Hippos float in the lake at Hacienda Napoles Park, once the private estate of drug kingpin Pablo Escobar who imported three female hippos and one male decades ago in Puerto Triunfo, Colombia.

Unlike the infamous cocaine bear, these hippos are not doing drugs. But Colombian officials are still worried about so-called “cocaine hippos” taking over the country.

recent census by the Colombian government and the Alexander von Humboldt Biological Resources Research Institute counted the invasive hippopotamuses in Colombia and found a rapidly expanding population.

The invasive “cocaine hippos” are the descendants of four hippos from Africa that drug cartel leader Pablo Escobar illegally brought into the country.

When Escobar died in 1993, his hippos escaped. Thirty years later, those hippos have expanded to a population now threatening humans and the natural environment.

Since the hippos are non-native to Colombia, they have no natural predators, and their population can grow unchecked.

Pablo Escobar

The hippos are a point of contention among locals. Some locals benefit from the tourism based around the hippos, while others live in fear. Fishermen are especially worried as hippos are highly territorial and can quickly kill or seriously injure humans.

Researchers have studied the effects of the hippos on local ecosystems. The humongous animals are damaging the riverbanks and forests by trampling plants. Additionally, the hippos are out-competing native animals, like the West Indian manatee, for food resources.

Scientists are urging officials to take action before the problem gets worse.

“There is a moral weight to the decision to cull a hippo. But the weight of the other decision — inaction — is far greater,” ecologist Rafael Moreno said. “I hope this is something the politicians will understand.”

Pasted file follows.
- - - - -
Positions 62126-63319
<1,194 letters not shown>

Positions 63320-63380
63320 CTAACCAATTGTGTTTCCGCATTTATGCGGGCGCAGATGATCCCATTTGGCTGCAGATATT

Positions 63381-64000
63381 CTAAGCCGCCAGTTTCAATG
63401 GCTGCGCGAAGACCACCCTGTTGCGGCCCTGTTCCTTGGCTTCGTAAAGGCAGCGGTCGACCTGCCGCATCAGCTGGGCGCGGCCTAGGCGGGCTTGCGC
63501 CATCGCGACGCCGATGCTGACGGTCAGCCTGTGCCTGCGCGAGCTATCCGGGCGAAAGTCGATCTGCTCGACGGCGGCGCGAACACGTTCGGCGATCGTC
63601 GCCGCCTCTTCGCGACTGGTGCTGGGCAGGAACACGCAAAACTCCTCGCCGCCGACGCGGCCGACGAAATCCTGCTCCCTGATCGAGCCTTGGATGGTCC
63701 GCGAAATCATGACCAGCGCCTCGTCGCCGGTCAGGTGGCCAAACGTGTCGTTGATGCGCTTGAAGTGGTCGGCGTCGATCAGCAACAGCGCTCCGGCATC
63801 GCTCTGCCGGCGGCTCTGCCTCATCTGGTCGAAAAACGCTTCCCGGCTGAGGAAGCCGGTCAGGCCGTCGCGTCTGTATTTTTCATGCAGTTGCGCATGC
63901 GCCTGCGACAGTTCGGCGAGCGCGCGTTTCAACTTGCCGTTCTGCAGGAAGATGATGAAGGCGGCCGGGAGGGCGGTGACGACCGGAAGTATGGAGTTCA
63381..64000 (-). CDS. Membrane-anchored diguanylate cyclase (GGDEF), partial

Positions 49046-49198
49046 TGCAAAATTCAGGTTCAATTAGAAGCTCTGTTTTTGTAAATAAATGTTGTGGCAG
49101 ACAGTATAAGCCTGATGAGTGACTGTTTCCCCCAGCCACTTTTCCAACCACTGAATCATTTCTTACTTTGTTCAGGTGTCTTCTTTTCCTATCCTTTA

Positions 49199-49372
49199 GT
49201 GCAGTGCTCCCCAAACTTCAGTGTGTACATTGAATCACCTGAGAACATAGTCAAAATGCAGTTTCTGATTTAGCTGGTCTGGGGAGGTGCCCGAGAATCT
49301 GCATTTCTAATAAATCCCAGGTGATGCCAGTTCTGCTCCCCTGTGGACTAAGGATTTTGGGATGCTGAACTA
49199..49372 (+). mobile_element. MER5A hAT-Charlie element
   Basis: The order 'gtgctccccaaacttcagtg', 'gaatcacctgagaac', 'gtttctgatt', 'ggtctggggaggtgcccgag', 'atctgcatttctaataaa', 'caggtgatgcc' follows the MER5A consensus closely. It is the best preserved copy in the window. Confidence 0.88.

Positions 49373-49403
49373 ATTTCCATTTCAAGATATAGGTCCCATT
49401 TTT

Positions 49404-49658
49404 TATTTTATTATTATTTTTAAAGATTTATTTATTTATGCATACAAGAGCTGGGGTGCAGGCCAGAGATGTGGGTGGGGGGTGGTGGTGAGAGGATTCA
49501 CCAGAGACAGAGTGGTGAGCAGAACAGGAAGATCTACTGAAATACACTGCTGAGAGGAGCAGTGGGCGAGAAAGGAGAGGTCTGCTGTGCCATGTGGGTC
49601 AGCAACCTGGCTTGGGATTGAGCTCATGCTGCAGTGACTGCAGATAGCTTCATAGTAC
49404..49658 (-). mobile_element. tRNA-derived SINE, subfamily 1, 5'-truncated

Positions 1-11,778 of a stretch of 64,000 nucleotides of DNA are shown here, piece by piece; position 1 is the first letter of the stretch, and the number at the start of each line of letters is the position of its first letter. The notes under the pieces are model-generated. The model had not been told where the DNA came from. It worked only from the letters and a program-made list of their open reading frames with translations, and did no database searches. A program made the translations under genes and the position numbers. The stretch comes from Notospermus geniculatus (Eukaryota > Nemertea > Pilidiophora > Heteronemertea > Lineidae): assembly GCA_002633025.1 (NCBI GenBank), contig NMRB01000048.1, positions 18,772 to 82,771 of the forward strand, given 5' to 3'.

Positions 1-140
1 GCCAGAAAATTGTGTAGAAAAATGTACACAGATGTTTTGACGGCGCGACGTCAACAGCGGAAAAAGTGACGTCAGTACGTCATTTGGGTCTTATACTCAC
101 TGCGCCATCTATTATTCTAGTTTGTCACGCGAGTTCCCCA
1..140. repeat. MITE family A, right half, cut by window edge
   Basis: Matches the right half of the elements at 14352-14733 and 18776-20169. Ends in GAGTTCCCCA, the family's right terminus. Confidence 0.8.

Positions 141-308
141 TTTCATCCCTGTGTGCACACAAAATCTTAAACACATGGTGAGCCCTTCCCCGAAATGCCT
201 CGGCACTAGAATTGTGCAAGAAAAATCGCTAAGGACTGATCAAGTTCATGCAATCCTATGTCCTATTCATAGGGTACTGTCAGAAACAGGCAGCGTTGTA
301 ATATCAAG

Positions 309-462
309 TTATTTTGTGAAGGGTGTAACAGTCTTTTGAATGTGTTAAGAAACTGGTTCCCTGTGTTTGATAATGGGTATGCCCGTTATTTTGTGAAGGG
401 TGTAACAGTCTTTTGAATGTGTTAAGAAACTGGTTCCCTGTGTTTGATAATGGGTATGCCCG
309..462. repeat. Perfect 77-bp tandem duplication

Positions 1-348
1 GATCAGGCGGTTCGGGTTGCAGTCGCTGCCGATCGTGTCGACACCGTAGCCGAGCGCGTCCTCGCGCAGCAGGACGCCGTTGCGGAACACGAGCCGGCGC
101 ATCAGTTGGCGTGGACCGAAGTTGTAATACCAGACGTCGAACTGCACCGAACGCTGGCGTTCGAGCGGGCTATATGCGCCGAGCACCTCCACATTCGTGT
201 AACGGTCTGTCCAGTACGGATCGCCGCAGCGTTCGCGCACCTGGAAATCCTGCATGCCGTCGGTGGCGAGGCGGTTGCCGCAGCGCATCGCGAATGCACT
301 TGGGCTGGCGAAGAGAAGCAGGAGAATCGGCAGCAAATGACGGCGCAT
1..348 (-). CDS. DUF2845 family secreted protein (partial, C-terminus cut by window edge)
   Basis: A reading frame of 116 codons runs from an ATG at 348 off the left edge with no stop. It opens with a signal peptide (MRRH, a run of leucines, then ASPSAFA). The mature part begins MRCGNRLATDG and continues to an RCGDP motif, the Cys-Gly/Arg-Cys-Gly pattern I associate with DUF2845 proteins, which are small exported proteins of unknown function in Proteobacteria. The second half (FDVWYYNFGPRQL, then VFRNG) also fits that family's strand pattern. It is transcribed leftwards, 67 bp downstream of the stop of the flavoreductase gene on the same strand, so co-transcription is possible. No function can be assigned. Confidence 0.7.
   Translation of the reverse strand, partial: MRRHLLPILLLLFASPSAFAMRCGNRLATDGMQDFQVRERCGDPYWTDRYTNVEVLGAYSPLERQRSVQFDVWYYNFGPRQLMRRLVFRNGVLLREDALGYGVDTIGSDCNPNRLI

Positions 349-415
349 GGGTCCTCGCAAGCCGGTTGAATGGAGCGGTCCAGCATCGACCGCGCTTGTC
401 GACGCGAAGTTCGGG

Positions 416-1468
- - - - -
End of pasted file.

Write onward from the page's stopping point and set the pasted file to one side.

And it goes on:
In 2020, there were an estimated 98 hippos in Colombia. However, the 2022 census showed that the current population is 181-215 individuals.

With 37% of the population being juveniles, the data showed that the hippos are breeding rapidly, perhaps even reaching sexual maturity sooner in Colombia.

“Before, one argument against dealing with the hippos was that our information was limited and our arguments theoretical,” commented Moreno. “But we have put that argument to bed now. This study shows that this is a real issue, and that the state must act urgently.”

The Colombian government is focused on tactics to eradicate the hippos. One option is to administer contraceptives to the hippos, which is costly and hasn’t been adequately tested. One model suggested that this could take 45 years and cost at least $850,000 (in U.S. dollars).

Another option is to capture and castrate the hippos. This plan is projected to take 52 years and cost $530,000.

Both options are relatively expensive, and these figures were estimated before the new population study was released.

While Colombia tries to handle the hippos, it is looking to other countries with sanctuaries to take the animals. Given the animals’ size, range, and habits, all of the options the government is considering will be difficult to execute.

The last option is to kill the hippos, which some researchers think is worth it, given that Colombia is the second-most biodiverse country in the world. The hippos, if left to spread unchecked, could seriously impact the balance of flora and fauna in Colombia.


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